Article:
While many Christians avoid Twitter, Facebook, and Instagram, pastor and author Paul Tripp has confessed his love for social media. Social Media, he argues, can be used as a tool for the teaching the gospel, for encouragement, for building up, and teaching.
But we’ve all seen Social Media used hurtfully, and most of us have made mistakes in who we trust, what we view, what we say, and how we spend our time.
“Social media is just like a screwdriver — a screwdriver you can build beautiful things with … but you could also stab somebody in the face with. It it’s just a tool and social media is a tool that can be used for enormous good.”
Who should you listen to?
“Who are the authoritative voices in your life and how do you know those voices are trustworthy?”
“Be careful who are you listening to, who have become moral authorities in your life — authorities for parenting, authorities for marriage, authorities for building relationships, authorities about moral cultural issues. All of the sudden anybody can rise to a position of authority collect an audience and begin to have followers. Be careful.”
What do we let ourselves drift into online?
“There’s a huge temptation to start one place and to end up in a place that you would be embarrassed if others knew this is where you were spending your time.”
“This tool that is an enormously beneficial for good is also a powerful tool of sin and temptation — and we need to be honest about that.”
“The church is being weakened by that by the fact that we are now comfortable with exposing ourselves to things that we should have we should never expose ourselves to.”
How will we talk online?
“The Bible says I should I should never speak unwholesome communication. By the Bible definition, what follows is not a list of four-letter words that you should never speak. It says speak only what is needful for the moment that gives grace to the hearer. In other words I should always speak in an other centered way. I want everything I say to result in benefit — let me say it this way: God’s definition of benefit — to the person who is listening.”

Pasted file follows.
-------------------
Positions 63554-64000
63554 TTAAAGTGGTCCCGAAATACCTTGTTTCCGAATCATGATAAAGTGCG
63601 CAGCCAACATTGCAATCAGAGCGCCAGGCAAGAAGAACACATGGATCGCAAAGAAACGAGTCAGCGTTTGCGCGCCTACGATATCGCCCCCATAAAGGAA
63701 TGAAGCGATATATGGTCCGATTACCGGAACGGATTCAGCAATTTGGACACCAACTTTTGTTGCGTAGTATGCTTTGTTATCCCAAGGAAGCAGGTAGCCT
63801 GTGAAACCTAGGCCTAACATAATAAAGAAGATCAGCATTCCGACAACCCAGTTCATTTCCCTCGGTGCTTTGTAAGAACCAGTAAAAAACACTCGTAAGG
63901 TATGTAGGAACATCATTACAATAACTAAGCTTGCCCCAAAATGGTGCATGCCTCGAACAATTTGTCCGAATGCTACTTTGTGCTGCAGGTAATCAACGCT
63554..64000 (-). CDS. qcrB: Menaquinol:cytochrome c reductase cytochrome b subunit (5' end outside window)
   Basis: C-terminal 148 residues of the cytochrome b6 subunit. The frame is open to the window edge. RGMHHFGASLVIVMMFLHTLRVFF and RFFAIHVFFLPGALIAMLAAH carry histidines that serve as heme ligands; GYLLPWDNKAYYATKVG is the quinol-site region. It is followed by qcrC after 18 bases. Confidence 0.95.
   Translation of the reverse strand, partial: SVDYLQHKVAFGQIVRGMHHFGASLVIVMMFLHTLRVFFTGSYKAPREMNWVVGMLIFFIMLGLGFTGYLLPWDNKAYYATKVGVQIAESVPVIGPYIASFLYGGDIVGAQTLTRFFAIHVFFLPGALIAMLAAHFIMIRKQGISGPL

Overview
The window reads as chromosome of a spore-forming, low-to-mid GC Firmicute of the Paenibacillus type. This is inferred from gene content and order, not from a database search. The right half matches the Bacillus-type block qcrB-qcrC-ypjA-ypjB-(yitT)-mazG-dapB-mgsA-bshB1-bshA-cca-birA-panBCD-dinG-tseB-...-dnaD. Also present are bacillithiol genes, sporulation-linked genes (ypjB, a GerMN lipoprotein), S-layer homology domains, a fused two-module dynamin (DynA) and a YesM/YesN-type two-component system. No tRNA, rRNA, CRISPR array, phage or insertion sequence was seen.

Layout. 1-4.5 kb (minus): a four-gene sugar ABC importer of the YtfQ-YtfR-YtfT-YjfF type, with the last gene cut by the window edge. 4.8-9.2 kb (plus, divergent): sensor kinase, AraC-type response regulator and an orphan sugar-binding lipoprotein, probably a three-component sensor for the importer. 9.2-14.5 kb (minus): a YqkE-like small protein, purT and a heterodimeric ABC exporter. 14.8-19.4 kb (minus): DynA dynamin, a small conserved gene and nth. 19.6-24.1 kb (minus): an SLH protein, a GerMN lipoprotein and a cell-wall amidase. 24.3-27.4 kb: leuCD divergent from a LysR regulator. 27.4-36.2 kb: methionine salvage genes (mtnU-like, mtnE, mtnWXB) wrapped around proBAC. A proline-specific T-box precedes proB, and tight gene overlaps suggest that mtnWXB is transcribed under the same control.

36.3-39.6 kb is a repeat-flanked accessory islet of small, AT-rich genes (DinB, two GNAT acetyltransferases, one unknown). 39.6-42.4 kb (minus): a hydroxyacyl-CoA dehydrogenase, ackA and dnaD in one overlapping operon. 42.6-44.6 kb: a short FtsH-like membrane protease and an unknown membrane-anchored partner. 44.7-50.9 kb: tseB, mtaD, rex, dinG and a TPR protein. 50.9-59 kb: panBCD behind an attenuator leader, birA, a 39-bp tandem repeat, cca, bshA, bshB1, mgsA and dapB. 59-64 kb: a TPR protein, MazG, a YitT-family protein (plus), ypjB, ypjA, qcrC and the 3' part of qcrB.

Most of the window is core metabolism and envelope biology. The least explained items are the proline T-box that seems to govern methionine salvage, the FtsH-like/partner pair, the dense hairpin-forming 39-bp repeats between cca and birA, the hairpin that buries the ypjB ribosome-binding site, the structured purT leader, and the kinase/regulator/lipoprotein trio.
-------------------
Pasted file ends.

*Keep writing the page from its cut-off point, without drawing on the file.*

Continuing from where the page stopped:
“I wish this horrible communication that is disrespectful, and negative, and harmful was only outside of the Christian community, but it’s not. I’m amazed even in the Christian community the kind of communication that I don’t think we would do face-to-face. There’s something about the fact that you’re not standing in front of me that makes me able and willing to do things in communication I would never do if you were in the room. It’s wrong and it’s harming us.”
“How much have you allowed yourself to be part of the outrage culture that’s just looking for a reason to be angry — looking for something to rip?”
How will we spend our time?
“There are three areas that God has designed to be the major investments of your time: first is your relationship with him that — personal devotion devotional worshipful time with your Lord. The second is your love of the people in your life — your investment in those relationships. . . . Third is your life of labor: even before the entrance of sin in the world, God ordained human beings to work.”
“When something begins to eat up time, it’s got to eat into something else in my life [like my time with God, my time with my loved ones, or my time working]. So if something like social media with all of its attractiveness and all of the clickbait that keeps you coming back begins to eat up time, it’s got to eat up into priority things that God has called you to invest in. I think that’s happening.”
“It kills me when I’m in a restaurant and I look at a family and mom and dad are on their phones and the two children are huddled in front of an iPad; there’s a wonderful time for a family to be together for the schedule to stop and for them to actually relate to one another.”
“Should Christians Be On Social Media? Ask Paul Tripp”